Shares of Vulcan Materials Company (NYSE:VMC) jumped more than 15% today after the company reported third-quarter 2018 earnings results. The country's largest producer of construction aggregates -- varying grades of gravel and the materials that comprise the bulk of cement -- delivered a 65% increase in net earnings and a 13% improvement in adjusted EBITDA compared to the same period of 2017.
The results are all the more remarkable considering the impact from severe weather, a 28% increase in diesel costs, and Wall Street's deepening pessimism on the fundamentals driving the construction industry. Prior to the earnings release, Vulcan Materials Company stock had dropped a whopping 36% since the beginning of the year. Now, the stock is down "only" 26% year to date.
As of 2 pm EDT, the stock had settled to a 14.5% gain.
Vulcan Materials Company chairman and CEO Tom Hill doesn't expect the third-quarter 2018 performance to be a fluke, saying,
We remain focused on executing at a high level and capitalizing on the above-average demand growth in our markets. The aggregates shipment growth rate seen in the third quarter should continue for the balance of the year. Aggregates pricing continues to show upward momentum and the rate of price growth will continue to improve during the fourth quarter given additional pricing actions implemented earlier this year in certain markets.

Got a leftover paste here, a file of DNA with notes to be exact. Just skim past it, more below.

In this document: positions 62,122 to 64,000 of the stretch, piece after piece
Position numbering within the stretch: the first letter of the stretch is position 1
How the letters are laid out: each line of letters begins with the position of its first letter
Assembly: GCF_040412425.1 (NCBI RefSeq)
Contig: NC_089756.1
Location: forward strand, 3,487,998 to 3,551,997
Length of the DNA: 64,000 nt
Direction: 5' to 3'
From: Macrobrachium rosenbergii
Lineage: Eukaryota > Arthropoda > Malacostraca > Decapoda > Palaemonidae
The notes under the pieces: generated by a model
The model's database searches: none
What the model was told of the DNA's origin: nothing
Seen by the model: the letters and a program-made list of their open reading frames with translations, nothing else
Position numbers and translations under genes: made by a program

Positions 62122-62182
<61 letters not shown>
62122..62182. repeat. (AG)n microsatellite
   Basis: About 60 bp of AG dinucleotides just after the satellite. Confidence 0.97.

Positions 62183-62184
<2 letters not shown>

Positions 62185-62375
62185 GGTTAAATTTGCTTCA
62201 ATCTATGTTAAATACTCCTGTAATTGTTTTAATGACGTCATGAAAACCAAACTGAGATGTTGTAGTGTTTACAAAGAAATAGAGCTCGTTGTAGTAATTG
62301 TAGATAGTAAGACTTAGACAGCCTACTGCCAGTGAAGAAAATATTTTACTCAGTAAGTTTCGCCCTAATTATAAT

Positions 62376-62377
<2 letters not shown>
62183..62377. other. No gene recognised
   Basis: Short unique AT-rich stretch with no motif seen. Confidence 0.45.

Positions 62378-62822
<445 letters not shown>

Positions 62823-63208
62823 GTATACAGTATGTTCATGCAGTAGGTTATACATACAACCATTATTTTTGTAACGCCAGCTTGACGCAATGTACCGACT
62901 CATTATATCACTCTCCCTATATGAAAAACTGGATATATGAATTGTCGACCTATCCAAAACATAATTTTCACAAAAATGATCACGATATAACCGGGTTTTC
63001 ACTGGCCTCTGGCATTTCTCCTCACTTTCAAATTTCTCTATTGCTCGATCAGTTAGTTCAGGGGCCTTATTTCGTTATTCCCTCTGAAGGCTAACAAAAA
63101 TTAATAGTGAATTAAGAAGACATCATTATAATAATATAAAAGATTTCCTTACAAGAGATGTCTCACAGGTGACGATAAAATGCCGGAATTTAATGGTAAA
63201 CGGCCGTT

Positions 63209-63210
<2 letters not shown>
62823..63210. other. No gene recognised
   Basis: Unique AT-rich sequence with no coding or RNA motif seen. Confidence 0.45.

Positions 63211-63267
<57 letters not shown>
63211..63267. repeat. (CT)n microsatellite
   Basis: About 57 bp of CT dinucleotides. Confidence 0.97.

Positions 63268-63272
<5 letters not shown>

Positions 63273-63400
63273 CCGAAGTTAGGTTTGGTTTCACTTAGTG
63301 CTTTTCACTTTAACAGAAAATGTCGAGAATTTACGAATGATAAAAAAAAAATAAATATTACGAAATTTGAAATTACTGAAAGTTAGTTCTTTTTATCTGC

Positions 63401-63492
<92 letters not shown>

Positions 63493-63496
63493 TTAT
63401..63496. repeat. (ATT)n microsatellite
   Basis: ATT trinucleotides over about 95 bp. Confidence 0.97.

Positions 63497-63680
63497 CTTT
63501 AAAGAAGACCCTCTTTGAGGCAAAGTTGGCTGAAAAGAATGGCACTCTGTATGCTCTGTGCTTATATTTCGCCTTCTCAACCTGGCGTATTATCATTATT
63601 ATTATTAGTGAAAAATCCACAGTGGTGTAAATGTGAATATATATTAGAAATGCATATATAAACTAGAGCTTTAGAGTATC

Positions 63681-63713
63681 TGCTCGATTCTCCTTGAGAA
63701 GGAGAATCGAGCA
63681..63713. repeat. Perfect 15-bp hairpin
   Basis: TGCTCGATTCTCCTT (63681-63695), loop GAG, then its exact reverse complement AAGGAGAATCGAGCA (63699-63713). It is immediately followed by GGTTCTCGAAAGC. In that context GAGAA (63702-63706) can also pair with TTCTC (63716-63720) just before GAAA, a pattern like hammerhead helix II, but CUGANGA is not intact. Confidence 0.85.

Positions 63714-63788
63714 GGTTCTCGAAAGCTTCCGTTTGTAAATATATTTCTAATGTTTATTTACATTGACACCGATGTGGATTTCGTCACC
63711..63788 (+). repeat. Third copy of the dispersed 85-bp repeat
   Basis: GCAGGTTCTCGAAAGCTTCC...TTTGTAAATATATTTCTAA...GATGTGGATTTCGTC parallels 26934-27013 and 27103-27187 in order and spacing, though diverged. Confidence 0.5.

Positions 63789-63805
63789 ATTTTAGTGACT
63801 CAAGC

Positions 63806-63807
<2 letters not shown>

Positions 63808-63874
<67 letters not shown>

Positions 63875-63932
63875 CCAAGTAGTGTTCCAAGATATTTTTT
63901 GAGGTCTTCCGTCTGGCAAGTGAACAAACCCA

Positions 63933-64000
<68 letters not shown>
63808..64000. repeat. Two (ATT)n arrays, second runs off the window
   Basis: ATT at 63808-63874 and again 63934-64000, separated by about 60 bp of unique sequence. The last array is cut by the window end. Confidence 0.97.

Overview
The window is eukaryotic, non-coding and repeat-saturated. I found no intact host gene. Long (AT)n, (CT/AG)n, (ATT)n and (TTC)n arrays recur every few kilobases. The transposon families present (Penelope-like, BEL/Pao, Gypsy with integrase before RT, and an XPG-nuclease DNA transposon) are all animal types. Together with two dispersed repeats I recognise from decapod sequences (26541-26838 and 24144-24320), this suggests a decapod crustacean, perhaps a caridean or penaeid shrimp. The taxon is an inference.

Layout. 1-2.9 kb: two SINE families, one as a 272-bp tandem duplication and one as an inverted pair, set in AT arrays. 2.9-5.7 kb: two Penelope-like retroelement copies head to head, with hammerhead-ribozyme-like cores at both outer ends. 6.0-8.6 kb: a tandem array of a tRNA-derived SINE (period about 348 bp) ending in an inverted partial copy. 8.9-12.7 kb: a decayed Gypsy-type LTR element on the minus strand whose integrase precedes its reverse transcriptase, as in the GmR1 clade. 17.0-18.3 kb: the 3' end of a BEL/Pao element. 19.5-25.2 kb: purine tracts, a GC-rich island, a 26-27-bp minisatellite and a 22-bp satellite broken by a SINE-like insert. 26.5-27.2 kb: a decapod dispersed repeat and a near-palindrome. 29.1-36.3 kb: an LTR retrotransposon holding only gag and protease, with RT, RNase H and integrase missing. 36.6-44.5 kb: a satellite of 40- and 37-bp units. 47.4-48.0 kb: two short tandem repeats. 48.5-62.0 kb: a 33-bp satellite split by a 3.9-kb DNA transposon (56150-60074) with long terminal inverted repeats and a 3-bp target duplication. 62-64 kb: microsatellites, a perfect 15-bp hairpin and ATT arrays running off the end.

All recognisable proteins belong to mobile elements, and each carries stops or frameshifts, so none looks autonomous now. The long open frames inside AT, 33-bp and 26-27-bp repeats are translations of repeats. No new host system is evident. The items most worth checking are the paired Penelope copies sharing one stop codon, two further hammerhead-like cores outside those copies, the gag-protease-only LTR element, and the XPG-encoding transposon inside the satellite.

He may be right. In the first nine months of 2018 the business grew revenue, operating income, and net income 13%, 15%, and 43%, respectively, compared to the year-ago period. Furthermore, despite Wall Street's worries over what's ahead for the construction industry, most project orders being filled today have been in the industry backlog for several quarters. That provides reasonable visibility into demand for the next few quarters, which Vulcan Materials Company expects to be accompanied by continued momentum.
On the one hand, the business is making the most of its operational strength and expects to continue doing so as it approaches the middle of the industry's current cycle sometime in 2019. On the other hand, Wall Street seems content keeping a lid on infrastructure stocks such as Vulcan Materials Company -- even if reality proves that line of thinking wrong. Therefore, investors can likely expect volatility in the near future.